Lifelong Techies Don't Retire, They Reboot
After a layoff at 64, he launched an app biz with others like him
At 64 years and 10 months, Robert Gray was one of 50 people laid off at International Data Corp. in 2007, where he was a vice president. A well-known computer industry analyst and computer storage systems designer, Gray had spent 40 years working in the field.
"It was ironic," he said, "because as an industry analyst I was paid to forecast future trends and, while I had been thinking about retiring, I had not forecast that the decision would be taken out of my hands."
Gray had saved some money for the next phase of his life, but “I didn’t have a plan about what to do with my new freedom.”
(MORE: Starting a Business After 50)
A Reunion Sparks an Idea
A plan soon began to take shape, though, at a Cornell University reunion of 65 former members of the Cornell Radio Guild (creator and operator of WVBR in Ithaca, N.Y.) who were entrepreneurial innovators in the early 1960s.
Gray noticed that of all those at the reunion, he'd been the last one standing in a corporate job. All the rest had been pushed out, as much as a decade earlier.
"I was shocked at the loss of skills and expertise,” he said. “And, since that reunion, I've attended too many networking events where talented, 'involuntarily retired' tech veterans would reach into the recesses of their wallets to retrieve a dog-eared business card that looked like it had not seen the light of day in years. This was wrong and I vowed to do something about it."
As Gray was downloading his first iPhone apps, he had an epiphany — that apps let smartphone users exploit the web’s vast content to support personal aspects of their lives. That ignited a plan to reboot veteran techies like himself, whose experience and expertise were being rejected, and work with them to create the next wave of digital and software products.
A Travel Apps Business Is Born
In 2009, Gray launched At-Hand Apps to actualize that vision. Headquartered in Newton, Mass., At-Hand Apps is a self-funded and self-managed cooperative. Each "member" either brings capital into the business or earns equity through sweat equity contributions.
“I envisioned having a large, open membership with shared responsibilities and rewards in the future,” said Gray, the company's executive director.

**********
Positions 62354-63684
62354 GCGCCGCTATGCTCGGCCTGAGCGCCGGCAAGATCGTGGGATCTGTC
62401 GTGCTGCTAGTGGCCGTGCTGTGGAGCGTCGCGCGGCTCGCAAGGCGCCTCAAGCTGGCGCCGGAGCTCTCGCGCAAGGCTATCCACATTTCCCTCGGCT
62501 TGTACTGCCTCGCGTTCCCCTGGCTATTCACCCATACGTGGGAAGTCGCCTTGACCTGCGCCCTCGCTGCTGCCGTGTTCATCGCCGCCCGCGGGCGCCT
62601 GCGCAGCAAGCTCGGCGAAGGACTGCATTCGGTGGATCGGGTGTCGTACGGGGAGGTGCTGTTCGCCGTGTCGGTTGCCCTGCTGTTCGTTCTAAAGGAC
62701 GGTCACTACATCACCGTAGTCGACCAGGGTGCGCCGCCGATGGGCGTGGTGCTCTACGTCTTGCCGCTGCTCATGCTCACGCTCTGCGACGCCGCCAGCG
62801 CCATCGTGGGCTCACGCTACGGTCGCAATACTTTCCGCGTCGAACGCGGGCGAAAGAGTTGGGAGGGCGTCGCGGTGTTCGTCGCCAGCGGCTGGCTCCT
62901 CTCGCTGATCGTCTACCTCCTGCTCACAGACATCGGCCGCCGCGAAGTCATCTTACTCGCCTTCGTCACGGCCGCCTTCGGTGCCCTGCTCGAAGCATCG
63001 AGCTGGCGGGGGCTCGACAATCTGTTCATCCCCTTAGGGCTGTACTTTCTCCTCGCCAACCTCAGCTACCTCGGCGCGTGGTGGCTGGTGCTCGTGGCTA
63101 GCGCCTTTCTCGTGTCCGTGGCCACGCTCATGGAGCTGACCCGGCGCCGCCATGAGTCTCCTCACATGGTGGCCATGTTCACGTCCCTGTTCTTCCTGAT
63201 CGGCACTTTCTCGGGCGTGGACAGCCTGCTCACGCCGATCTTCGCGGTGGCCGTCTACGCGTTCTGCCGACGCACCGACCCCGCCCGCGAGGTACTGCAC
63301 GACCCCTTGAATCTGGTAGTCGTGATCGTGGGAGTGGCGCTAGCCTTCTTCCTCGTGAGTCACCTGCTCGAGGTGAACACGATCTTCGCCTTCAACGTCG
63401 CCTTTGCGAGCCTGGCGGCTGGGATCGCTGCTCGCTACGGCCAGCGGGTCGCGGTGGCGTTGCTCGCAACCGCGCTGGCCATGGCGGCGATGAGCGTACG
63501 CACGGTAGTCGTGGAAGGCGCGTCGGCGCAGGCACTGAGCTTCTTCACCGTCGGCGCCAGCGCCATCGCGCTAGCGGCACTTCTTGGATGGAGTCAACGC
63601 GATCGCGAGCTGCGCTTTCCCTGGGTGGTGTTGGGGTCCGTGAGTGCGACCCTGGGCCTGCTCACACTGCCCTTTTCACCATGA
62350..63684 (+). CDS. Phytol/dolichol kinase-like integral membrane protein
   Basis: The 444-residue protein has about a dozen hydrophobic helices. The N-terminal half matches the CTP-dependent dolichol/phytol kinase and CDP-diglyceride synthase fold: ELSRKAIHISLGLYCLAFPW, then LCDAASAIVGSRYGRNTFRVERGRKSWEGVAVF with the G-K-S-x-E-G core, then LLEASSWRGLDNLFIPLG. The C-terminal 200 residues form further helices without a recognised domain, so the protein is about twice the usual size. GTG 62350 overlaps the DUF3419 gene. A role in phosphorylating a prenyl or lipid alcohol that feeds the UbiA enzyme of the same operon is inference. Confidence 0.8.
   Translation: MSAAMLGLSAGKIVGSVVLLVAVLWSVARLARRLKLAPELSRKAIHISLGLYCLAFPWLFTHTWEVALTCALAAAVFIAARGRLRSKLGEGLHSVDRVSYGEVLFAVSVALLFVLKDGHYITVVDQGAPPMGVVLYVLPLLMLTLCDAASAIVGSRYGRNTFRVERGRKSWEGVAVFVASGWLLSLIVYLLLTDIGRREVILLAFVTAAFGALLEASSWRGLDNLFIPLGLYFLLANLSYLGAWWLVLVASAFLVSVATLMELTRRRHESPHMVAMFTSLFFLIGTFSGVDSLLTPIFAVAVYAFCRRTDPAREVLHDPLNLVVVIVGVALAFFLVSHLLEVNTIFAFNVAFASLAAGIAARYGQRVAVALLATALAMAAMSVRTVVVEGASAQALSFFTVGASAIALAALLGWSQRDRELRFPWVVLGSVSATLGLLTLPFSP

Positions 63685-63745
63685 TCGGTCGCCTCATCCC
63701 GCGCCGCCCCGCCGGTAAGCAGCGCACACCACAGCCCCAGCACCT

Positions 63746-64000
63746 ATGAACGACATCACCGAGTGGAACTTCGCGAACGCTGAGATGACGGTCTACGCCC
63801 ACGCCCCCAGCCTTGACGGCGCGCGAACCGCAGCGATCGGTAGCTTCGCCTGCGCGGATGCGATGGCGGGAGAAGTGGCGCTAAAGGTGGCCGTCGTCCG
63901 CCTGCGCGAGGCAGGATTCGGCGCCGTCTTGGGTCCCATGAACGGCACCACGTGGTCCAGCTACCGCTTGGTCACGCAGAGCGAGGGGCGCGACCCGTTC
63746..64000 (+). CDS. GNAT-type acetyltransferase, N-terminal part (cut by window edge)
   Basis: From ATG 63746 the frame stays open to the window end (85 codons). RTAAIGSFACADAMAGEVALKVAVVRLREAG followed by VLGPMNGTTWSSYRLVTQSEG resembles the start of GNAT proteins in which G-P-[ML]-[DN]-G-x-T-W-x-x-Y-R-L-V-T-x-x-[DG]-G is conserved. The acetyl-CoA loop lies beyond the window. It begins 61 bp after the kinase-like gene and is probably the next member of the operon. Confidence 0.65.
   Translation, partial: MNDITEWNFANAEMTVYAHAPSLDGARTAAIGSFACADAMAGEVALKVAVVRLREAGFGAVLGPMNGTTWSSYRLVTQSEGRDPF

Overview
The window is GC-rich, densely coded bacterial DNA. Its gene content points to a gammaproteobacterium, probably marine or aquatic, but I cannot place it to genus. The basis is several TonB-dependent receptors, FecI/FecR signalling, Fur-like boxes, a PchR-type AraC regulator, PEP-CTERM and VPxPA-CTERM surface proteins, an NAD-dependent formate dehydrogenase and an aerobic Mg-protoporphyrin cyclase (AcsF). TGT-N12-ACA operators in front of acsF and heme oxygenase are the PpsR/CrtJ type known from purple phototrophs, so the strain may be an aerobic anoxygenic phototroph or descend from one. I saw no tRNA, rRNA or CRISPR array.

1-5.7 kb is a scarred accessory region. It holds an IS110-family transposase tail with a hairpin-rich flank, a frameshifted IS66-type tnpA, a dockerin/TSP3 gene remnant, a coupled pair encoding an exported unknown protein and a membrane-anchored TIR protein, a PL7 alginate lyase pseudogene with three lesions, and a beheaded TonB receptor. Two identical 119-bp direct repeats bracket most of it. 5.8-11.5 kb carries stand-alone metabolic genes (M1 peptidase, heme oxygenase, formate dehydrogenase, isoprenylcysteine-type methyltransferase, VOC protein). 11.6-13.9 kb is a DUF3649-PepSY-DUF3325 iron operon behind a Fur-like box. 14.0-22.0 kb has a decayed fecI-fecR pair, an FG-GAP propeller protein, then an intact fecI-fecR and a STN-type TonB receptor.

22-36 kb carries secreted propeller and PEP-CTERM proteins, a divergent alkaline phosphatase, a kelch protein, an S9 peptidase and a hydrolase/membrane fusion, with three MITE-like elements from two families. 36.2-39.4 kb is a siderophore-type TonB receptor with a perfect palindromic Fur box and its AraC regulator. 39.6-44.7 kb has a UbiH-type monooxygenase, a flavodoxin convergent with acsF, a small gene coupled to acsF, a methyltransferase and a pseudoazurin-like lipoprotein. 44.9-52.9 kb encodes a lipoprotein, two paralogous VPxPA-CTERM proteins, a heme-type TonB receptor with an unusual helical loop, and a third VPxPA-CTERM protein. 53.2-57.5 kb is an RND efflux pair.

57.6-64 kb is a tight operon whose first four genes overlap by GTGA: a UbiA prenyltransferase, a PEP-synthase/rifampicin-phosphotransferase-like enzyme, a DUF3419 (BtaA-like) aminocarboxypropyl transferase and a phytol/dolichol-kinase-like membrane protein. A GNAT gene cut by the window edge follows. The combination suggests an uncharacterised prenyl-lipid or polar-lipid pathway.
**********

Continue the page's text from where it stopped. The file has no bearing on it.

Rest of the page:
The business specializes in travel guide apps you can download from the iTunes App Store for an iPhone or iPad; they range in price from free to $4.99. There are now 10 At-Hand Guides for New England and New York's Finger Lakes Region, as well as one for New York’s Hudson River Valley. They feature the top attractions in an area plus what’s worth a look nearby. The logo is @aha! (for at-hand apps).
“We invite you to use At-Hand Guides to get out and relish, and be inspired by, the world around you — the natural beauty, the amazing historical past our lives are built on, the culture of agreements we live by and the art created by our fellow life travelers,” said Gray.
He and Janet Egan, a former tech writer who was also laid off in her 60s, create or edit all the writing for the guides. Egan also acts as liaison between At-Hand’s content and tech teams. "As yet, we are not able to pay the content contributors, but they do receive credit in the app," said Egan.
Adds Gray: "We have done experiments with free pricing on several of our apps and believe the path to future profitability might be to shift to an advertising-supported model. We are actively exploring that possibility."
Gray’s members hope their equity (sweat and cash) will pay off in financial returns for them down the road. But for now, they’re eager to continue this labor of love and learning. Here’s a little bit about four of them:
One of the founding At-Hand members and, at 49, the youngster on the team, Granoff lost his job in October 2008 from a Boston-area tech company as part of a company-wide cost-cutting. It was the first time in his 21-year career that Granoff had been laid off.